|The cost-effectiveness of prophylaxis for Mycobacterium avium complex in AIDS
|Scharfstein J A, Paltiel A D, Weinstein M C, Seage G R, Losina E, Craven D E, Freedberg K A
This is a critical abstract of an economic evaluation that meets the criteria for inclusion on NHS EED. Each abstract contains a brief summary of the methods, the results and conclusions followed by a detailed critical assessment on the reliability of the study and the conclusions drawn.
Clinical drug regimens in the setting of zidovudine monotherapy and prophylaxis for Mycobacterium Avium Complex (MAC) in patients with AIDS.
Type of intervention
Treatment, secondary prevention.
Economic study type
Cost-effectiveness analysis and cost-utility analysis.
Hypothetical cohort of 1 million HIV-infected patients at various CD4 levels.
Hospital setting. The economic study was carried out in the USA.
Dates to which data relate
Effectiveness data were collected from studies previously published between 1990 and 1996. Cost data were derived from a 1993 and a 1995 source. The price year was 1995.
Source of effectiveness data
Effectiveness data were derived from a review of previously published studies.
A Monte Carlo simulation was set up to assess the development of opportunistic infections, survival time, quality-adjusted survival time, and costs of care under the various scenarios for the timing and type of prophylaxis. In all sixteen possible policies were analysed.
Outcomes assessed in the review
The following outcomes were assessed in the review: primary acute infection rate, death rate, CD4 decline, acute relapse infection rate, toxicity rate, acute infection survival rate and prophylaxis efficacy.
Study designs and other criteria for inclusion in the review
Some of the effectiveness data were derived from randomised controlled trials.
Sources searched to identify primary studies
Criteria used to ensure the validity of primary studies
Methods used to judge relevance and validity, and for extracting data
Number of primary studies included
Approximately 14 studies were included.
Methods of combining primary studies
Investigation of differences between primary studies
Results of the review
Primary acute infection rates ranged between 0.022 for MAC (CD4, 201-300/mm3) and 3.94 for other opportunistic infections (CD4, 0-50/mm3). Death rates varied from 0.071 for HIV-infected patients without AIDS to 9.682 for patients with chronic AIDS and opportunistic infection history (CD4, 0-50/mm3). The CD4 decline ranged between 4.6163 (CD4, 101-200/mm3) and 7.248 (CD4, 51-100/mm3). Acute relapse infection rates varied from 0.4265 for systemic fungal infections to 5 for cytomegalovirus. Minor toxicity ranged between 0 and 40, whereas major toxicity ranged between 0.21 and 23.2. Acute infection survival rates varied from 82.14 for toxoplasmosis to 94.34 for systemic fungal infections. Prophylaxis efficacy varied from 51.46 for rifabutin to 95.96 for trimethoprim-sulfamethoxazole.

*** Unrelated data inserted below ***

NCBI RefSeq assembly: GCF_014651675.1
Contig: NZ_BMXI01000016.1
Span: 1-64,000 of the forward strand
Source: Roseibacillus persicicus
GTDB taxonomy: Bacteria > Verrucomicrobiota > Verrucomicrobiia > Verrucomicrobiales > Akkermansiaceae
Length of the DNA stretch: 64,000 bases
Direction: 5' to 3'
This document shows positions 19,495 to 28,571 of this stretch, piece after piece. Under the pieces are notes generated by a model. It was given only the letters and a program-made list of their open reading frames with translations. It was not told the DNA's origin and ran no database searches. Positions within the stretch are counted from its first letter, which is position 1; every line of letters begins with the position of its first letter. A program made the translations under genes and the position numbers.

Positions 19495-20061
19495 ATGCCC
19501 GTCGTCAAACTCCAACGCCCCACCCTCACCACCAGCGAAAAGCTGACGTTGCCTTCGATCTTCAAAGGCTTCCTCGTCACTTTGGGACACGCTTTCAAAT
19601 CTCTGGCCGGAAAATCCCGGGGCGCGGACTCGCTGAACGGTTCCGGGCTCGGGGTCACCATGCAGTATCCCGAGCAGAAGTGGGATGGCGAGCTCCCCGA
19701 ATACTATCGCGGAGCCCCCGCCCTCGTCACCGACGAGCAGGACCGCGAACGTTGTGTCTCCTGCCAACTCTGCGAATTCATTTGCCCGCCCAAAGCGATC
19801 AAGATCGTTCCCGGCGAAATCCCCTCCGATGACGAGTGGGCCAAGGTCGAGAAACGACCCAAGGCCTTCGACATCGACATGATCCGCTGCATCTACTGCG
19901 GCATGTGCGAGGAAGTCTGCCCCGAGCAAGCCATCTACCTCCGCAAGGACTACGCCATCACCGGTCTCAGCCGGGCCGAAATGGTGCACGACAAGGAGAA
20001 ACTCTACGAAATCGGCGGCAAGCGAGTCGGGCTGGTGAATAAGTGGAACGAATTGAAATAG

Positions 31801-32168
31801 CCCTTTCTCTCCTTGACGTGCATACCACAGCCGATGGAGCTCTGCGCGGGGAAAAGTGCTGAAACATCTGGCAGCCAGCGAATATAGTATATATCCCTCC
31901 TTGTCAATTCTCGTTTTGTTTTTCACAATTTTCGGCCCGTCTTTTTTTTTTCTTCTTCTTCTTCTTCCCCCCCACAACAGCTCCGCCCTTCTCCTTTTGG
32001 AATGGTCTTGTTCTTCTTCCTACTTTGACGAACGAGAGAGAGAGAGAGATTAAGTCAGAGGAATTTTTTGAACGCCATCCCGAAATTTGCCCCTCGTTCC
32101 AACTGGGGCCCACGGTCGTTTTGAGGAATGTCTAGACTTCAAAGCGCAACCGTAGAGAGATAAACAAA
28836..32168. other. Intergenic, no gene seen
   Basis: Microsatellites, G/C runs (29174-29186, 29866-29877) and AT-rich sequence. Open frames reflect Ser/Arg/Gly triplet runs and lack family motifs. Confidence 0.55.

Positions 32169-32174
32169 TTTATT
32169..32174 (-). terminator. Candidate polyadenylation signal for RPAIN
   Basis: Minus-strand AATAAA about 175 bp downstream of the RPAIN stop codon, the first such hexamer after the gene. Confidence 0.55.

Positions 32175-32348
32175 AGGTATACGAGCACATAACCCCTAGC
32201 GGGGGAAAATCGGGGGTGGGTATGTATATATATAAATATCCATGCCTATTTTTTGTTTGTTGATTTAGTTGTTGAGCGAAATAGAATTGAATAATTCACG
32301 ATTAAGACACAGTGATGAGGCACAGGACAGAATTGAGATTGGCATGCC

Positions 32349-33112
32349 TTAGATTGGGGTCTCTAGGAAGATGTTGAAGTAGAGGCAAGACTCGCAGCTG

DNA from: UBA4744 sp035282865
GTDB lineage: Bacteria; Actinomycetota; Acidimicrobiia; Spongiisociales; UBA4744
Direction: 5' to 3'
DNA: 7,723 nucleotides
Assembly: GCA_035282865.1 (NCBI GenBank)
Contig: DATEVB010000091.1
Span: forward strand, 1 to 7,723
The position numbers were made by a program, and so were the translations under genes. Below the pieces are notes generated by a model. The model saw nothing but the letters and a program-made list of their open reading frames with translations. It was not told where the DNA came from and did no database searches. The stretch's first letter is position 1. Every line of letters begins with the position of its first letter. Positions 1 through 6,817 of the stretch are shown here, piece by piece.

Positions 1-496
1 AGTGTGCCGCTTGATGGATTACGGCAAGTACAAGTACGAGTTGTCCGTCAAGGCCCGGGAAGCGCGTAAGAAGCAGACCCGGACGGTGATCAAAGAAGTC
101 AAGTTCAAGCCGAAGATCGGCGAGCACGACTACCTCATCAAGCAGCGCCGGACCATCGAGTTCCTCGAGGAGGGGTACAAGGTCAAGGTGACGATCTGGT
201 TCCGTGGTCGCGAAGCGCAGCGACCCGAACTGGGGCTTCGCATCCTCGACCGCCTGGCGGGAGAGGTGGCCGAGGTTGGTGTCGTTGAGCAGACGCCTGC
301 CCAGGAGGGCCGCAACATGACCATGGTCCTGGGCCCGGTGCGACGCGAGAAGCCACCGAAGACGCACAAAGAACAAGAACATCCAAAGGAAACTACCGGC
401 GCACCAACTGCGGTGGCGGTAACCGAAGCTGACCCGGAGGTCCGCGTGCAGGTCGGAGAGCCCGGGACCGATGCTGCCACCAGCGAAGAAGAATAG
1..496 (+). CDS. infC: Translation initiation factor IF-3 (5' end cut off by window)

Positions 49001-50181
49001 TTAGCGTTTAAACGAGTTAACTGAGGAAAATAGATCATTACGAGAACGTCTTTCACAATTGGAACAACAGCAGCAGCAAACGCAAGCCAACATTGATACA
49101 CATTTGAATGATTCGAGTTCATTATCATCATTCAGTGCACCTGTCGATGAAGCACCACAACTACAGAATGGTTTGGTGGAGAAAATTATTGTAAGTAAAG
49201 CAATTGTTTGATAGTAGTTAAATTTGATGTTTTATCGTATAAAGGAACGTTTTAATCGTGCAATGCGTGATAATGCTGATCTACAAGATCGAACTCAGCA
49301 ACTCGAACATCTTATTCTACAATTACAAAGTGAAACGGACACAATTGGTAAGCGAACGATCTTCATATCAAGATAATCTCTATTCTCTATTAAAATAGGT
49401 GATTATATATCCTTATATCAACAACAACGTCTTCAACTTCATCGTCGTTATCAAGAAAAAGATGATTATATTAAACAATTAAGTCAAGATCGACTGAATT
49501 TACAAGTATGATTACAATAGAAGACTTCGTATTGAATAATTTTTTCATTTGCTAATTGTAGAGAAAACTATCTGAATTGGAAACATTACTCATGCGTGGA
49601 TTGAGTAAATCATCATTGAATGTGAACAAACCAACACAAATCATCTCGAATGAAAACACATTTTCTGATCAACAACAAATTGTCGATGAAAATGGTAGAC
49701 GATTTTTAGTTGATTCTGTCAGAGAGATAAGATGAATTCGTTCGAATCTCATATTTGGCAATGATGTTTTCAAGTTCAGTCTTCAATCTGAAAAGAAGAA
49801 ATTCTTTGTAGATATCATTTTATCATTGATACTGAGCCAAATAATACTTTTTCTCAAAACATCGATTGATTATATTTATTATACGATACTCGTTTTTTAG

Measure of benefits used in the economic analysis
Life expectancy and quality-adjusted-life years (QALYs) were used as the measures of benefits. The MOS-HIV questionnaire was used to derive quality of life estimates. This instrument was presented to patients enrolled in AIDS Clinical Trial Group Protocol 204. Life expectancies were discounted at an annual rate of 3%.
Direct costs were discounted at an annual rate of 3%. Quantities and costs were reported separately. Direct costs included costs related to routine medical care, acute infection care, death, prophylaxis medication, and care after recovery from an opportunistic infection. The quantity/cost boundary adopted was that of the health service. The estimation of quantities and costs was based on actual data. Charge data were derived from the 1995 Red Book and the 1991-1992 AIDS Cost and Services Utilization Survey. A cost-to-charge ratio was calculated to derive costs from charges. The cost of a CD4 test was derived from the Boston Medical Center Cost Accounting System. Medication costs were based on average wholesale prices. All costs were converted into 1995 dollars by means of the Medical Care Component of the Consumer Price Index.
Statistical analysis of costs
A sensitivity analysis was conducted on the following parameters: quality of life, risk of infection, prophylaxis costs, drug adherence, and resistance.
Estimated benefits used in the economic analysis
The azithromycin/rifabutin combination therapy for HIV-infected patients with CD4 count below 200/mm3 generated a life expectancy of 50.77 months and 43.34 QALYs.